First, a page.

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India favourite Down Under
Yusuf Begg |
October 30, 2004
India, It seems, is big on Tourism Australia's radar. In the year ending December 2003, Indian visitors to Australia touched 45,600. On a flying visit to India Tim Fischer, chairman, Tourism Australia, said that he wants to see this figure doubled by the end of this year "or heads will roll".
Figures available with Tourism Australia suggest there has been a 32 per cent increase in the number of Indian visitors travelling to Australia in the first seven months of this year.
Fischer said that his organisation is looking at pushing event-based tourism such as sports tournaments. "We'd love to invite the 'curry crusaders' to our cricket matches." As for tourist inflow to India, he suggested that India should promote its heritage railway lines, which would attract superannuated Europeans.
It's not just Tourism Australia that is targeting Indian big-spenders. Last fortnight six south Australian wineries came on a three-city business visit.
"We hope to ship our first consignment by the end of the year," said Andrew Brown of Claymore Wines Pty Ltd.
Though the winery representatives were not sure of figures they were sure that India would be a big market. A couple of months ago Moet Hennessy India introduced four varieties of wine from Australia's Yarra Valley under the Green Point brand.
Not just cosmetic growth
Swedish cosmetics company Oriflame is stepping up its marketing efforts with a new range of products planned over the next few months. The company, which is set to complete nine years in India, plans to increase its product count from the current 380 to around 450 in the next few months. The additions will include a men's range to be launched in January 2005, and a new whitening range with cleansers, dry-cleaners and toners.
Thomas Ekberg, regional manager Asia, Oriflame, says the Indian market figures prominently in the company's global growth plans. "In 2003 only around 5 per cent of our global sales came from the Asian region," he says, "but that figure will hit double digits very soon and India will account for a significant proportion of this."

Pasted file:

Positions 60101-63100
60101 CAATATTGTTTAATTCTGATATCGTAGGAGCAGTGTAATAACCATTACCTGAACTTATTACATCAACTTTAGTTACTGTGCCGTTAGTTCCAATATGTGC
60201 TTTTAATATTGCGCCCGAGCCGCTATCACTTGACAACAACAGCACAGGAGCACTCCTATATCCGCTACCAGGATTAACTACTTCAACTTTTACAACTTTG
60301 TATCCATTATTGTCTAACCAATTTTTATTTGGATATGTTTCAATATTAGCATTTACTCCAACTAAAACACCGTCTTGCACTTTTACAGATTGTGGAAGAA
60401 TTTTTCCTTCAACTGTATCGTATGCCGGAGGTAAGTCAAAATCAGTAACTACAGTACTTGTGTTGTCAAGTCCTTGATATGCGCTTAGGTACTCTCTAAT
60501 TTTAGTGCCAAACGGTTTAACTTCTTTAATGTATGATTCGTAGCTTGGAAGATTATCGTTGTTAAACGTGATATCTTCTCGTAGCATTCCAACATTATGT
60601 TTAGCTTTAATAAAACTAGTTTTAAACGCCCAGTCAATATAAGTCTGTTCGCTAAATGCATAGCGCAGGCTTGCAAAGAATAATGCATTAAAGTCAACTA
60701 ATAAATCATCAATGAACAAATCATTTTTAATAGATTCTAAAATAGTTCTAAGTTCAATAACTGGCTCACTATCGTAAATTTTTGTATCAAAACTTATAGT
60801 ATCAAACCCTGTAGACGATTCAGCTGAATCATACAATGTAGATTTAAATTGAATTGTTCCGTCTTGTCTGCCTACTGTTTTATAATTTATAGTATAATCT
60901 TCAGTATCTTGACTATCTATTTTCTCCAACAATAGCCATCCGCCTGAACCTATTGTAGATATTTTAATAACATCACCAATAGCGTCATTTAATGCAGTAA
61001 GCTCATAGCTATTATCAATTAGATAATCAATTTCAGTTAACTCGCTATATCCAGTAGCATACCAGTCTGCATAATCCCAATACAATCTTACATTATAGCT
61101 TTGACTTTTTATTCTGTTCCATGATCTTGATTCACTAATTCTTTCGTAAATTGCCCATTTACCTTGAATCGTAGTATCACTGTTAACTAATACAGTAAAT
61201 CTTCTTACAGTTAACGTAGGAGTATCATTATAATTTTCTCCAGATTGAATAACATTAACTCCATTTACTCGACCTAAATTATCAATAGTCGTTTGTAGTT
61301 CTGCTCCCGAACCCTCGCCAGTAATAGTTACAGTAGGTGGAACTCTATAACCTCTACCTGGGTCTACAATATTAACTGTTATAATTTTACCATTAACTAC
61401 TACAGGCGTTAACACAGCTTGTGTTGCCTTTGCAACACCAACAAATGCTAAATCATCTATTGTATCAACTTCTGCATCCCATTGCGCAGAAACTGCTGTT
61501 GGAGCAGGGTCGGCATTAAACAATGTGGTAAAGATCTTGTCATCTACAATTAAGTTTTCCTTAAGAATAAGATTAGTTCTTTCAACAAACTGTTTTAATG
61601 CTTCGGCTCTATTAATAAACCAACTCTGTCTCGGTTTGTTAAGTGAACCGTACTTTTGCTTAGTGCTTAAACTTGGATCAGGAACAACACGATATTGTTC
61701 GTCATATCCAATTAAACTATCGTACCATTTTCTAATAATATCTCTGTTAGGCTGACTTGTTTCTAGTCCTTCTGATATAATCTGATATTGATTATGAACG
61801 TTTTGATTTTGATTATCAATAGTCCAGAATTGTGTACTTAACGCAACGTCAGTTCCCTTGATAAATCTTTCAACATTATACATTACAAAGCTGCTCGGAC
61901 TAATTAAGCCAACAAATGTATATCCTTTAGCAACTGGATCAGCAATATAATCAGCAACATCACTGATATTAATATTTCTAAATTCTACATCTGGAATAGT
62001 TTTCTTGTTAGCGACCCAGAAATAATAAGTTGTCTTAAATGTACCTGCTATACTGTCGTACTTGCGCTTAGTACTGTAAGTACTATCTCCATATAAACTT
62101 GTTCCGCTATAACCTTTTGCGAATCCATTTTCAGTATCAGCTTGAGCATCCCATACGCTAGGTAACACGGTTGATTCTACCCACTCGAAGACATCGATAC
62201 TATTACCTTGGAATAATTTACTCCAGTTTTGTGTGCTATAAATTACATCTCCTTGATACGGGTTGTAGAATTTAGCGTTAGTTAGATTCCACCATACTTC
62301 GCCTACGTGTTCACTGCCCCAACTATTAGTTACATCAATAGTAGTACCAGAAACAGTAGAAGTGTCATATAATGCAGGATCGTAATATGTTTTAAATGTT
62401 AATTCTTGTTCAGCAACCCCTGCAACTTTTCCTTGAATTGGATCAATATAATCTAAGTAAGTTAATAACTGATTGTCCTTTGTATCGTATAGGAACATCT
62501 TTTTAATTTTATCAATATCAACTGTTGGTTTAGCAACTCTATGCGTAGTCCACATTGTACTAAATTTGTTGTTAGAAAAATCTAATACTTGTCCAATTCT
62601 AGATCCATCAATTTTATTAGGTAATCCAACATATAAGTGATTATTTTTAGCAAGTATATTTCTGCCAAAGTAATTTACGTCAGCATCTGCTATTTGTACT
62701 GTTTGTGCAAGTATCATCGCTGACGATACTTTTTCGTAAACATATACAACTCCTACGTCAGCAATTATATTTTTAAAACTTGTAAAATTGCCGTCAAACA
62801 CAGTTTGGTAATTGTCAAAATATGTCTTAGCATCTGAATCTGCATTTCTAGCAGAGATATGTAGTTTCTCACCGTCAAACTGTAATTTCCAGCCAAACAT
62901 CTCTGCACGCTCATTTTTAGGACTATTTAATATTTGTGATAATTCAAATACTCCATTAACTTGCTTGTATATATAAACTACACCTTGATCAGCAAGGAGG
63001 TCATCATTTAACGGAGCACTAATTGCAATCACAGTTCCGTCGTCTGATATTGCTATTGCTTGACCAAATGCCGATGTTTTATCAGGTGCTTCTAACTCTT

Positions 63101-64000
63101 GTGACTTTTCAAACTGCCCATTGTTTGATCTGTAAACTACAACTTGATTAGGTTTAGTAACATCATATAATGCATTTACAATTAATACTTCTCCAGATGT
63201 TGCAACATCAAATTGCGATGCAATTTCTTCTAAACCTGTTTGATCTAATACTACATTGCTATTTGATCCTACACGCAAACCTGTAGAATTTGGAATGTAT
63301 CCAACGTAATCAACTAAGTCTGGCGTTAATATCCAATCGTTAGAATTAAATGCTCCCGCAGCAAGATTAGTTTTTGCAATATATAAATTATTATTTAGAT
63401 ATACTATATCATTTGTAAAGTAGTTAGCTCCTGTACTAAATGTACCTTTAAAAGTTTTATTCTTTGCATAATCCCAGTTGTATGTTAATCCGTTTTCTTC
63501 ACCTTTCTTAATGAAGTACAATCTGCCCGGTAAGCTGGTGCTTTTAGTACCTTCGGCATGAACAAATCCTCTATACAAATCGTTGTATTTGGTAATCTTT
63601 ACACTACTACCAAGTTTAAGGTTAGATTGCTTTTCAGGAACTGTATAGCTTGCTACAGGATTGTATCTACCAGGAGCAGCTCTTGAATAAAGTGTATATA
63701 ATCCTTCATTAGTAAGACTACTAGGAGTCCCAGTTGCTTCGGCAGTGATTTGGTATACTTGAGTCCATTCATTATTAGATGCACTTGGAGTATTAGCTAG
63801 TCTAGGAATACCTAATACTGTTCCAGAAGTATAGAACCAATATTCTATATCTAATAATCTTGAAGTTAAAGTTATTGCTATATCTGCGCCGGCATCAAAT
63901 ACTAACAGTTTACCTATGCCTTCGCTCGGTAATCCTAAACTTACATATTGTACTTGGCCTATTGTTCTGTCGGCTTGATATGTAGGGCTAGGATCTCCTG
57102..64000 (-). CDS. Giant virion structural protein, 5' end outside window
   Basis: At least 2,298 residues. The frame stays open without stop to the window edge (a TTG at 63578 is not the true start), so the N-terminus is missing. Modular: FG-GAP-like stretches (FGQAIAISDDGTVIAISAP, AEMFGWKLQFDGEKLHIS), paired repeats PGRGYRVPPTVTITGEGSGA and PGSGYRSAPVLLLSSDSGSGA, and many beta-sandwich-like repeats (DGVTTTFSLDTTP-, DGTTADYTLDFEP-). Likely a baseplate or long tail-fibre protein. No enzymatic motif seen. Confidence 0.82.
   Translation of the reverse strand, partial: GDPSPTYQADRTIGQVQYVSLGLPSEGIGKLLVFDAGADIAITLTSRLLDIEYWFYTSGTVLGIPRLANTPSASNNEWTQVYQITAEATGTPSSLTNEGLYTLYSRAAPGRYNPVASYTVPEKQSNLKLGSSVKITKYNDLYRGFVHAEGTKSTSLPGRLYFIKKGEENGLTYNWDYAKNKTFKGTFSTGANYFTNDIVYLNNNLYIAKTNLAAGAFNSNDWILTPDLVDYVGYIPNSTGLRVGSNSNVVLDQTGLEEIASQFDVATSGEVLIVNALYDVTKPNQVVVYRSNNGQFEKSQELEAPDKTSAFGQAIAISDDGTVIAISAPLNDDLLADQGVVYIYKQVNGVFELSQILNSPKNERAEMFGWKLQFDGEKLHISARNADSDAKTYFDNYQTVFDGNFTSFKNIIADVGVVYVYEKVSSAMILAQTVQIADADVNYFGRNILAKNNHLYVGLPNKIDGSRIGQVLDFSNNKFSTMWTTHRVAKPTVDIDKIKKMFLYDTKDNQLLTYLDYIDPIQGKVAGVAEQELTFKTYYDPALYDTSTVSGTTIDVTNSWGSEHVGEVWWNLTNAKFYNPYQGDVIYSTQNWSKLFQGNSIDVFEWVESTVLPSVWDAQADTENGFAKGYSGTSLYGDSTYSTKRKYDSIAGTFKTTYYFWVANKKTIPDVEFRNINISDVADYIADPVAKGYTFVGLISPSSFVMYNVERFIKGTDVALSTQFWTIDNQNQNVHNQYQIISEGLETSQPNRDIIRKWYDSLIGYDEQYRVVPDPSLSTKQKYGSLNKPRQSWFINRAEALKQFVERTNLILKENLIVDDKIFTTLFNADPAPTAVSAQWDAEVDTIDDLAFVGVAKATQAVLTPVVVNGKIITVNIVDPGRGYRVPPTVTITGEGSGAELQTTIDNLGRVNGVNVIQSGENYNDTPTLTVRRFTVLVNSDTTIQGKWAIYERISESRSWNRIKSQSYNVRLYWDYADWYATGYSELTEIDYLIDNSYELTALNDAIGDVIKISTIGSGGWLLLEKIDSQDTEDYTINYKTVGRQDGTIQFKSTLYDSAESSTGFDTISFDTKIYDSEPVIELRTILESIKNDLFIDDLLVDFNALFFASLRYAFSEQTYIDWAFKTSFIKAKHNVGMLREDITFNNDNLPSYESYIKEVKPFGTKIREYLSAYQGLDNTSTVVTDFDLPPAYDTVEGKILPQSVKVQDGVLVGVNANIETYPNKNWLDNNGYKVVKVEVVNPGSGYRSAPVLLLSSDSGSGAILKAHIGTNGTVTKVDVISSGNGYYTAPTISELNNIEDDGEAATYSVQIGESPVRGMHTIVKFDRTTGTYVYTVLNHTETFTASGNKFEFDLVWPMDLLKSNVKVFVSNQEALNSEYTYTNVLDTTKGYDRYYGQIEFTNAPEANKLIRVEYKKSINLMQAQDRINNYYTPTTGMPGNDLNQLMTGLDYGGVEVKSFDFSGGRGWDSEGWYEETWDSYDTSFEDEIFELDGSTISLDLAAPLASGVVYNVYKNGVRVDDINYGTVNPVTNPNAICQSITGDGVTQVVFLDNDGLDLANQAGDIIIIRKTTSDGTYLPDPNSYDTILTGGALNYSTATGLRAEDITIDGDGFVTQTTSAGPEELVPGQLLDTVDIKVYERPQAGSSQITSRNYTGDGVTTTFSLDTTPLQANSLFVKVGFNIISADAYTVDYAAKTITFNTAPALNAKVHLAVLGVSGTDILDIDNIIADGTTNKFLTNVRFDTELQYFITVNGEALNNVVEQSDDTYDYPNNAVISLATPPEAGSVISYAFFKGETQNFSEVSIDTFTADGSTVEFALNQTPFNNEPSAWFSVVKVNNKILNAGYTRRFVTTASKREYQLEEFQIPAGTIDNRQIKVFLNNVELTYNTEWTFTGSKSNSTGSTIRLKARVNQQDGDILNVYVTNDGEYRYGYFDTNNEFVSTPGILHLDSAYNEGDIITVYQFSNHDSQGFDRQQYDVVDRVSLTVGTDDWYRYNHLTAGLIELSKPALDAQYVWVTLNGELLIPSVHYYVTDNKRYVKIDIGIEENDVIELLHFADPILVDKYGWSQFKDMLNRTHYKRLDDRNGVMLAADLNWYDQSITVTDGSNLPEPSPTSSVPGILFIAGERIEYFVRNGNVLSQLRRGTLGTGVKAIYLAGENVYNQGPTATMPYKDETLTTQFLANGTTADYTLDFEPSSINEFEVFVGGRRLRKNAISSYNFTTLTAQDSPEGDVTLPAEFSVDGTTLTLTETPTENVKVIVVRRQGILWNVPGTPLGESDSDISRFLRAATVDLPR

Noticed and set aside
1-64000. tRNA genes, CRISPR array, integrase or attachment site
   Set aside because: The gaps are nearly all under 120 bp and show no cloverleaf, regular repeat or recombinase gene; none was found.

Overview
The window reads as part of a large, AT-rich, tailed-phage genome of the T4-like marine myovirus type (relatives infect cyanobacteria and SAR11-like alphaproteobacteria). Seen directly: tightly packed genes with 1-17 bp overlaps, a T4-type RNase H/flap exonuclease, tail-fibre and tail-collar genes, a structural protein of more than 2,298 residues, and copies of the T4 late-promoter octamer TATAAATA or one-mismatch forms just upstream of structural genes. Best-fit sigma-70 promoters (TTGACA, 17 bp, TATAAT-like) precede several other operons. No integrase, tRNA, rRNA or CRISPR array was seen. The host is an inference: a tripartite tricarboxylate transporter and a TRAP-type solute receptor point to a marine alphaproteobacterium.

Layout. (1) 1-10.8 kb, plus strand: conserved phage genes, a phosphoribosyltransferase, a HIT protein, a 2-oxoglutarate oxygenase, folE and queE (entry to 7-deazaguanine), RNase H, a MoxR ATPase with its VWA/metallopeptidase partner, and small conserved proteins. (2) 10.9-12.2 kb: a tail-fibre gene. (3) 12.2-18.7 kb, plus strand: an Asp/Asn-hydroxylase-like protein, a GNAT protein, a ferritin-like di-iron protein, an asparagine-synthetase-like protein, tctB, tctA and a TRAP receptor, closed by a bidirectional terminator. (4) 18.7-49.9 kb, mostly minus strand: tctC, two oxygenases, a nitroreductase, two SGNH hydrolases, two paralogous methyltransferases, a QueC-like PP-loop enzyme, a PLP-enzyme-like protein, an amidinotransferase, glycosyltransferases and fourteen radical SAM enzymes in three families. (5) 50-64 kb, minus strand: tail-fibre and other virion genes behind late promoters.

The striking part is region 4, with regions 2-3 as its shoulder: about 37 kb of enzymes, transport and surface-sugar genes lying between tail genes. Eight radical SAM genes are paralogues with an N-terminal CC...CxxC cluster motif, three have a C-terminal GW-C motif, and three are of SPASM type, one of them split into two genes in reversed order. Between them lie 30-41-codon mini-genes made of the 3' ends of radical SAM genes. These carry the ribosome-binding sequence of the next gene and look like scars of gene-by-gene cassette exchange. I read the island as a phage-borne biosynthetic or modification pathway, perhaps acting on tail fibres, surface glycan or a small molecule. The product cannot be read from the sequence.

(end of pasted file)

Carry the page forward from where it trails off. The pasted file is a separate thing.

Ekberg points out that the Indian cosmetics market has changed greatly in recent years. "When we came here in 1996, talcs and soaps accounted for a huge percentage of our sales. But now skin care products make up 30 per cent of our sales and body care products another 30 per cent. Awareness has increased greatly, among both sexes."
Ekberg plans to hire many more salespersons to prettify its sales numbers. "We have around 100,000 consultants working for us in the Asia region, but we are working towards achieving that number in India alone," he says. Oriflame has 11 offices in India - including one in each of the metros.
In the immediate future Oriflame has introduced special discounts for Diwali, and even come up with a range of greeting cards, festive bags and diyas for the season. "Now those are products we don't make anywhere else in the world," quips Ekberg.
A two-minute wonder
What can a ten-year-old TV channel do to revive viewer interest? For a start, it can change content and packaging. Then it can introduce a new channel promo to ensure that viewers are told about the changes. Zee Cinema, part of Subhash Goyal's Zee Network, is doing that with a twist.
In July this year, the channel was rejuvenated with a new contemporary look. To add fizz to its new look, Zee Cinema has produced a two-minute film - a spoof on films like Sholay and Shekhar Kapoor's Bandit Queen - called Paap Ka Anth.
However, instead of running it on the channel, the marketing team at Zee Cinema is publicising it like a normal Hindi feature film and has released the two-minuter in 75 theatres across 45 cities in the country.
Why is Zee doing this? "Viewer feedback told us that we needed to cater to the changing tastes of consumers," says Bharat Kumar Ranga, senior vice president, sales, Zee Cinema. The channel hired a research agency four months ago to ask consumers in five cities what they expected and wanted from Zee Cinema.
It was found that the channel appealed to a slightly older audience and not so much to the younger generation. Also while consumers didn't want the channel to lose its flavour, they were looking for something contemporary.
Consumers were also looking for greater interaction with the channel, so Ranga and team have devised a plan of introducing interactive mobile and other contests around the launch of PKA. If the response is good, two similar films will follow.
Simultaneously, Zee has also launched three niche channels -- Premiere Cinema, Action Cinema and Classic Cinema. These were earlier part of Zee's direct to home offering but they are now being offered through cable as well.
"The next stage is to develop niche content for focused audiences," says Prakash Ramchandani, assistant vice president, marketing, Zee Cinema. So, for example, Premiere will air blockbuster films.
"We want to create three distinct brands to capture all the different audiences rather than rely on one general mother brand to bring in the eyeballs," says Ranga. Zee Cinema has sunk Rs 2 crore (Rs 20 million) into the re-branding exercise.
Other movie channels like Sony's Set Max and Star Gold have also been undergoing a change. Both are now offering dubbed Hollywood hits on the channels. Says an industry source, "The idea is to appeal to all kinds of audiences, but most importantly to capture younger audiences."
With cinema accounting for 28 per cent of viewers and a large young population, clearly channels are waking up to where the advertising buck lies. With a greater number of viewers tuning in, Zee Cinema is clearly hoping to see ad revenues ringing in. Whether PKA will be a hit or flop remains to be seen.
Additional reporting: Jai Arjun Singh and Arti Sharma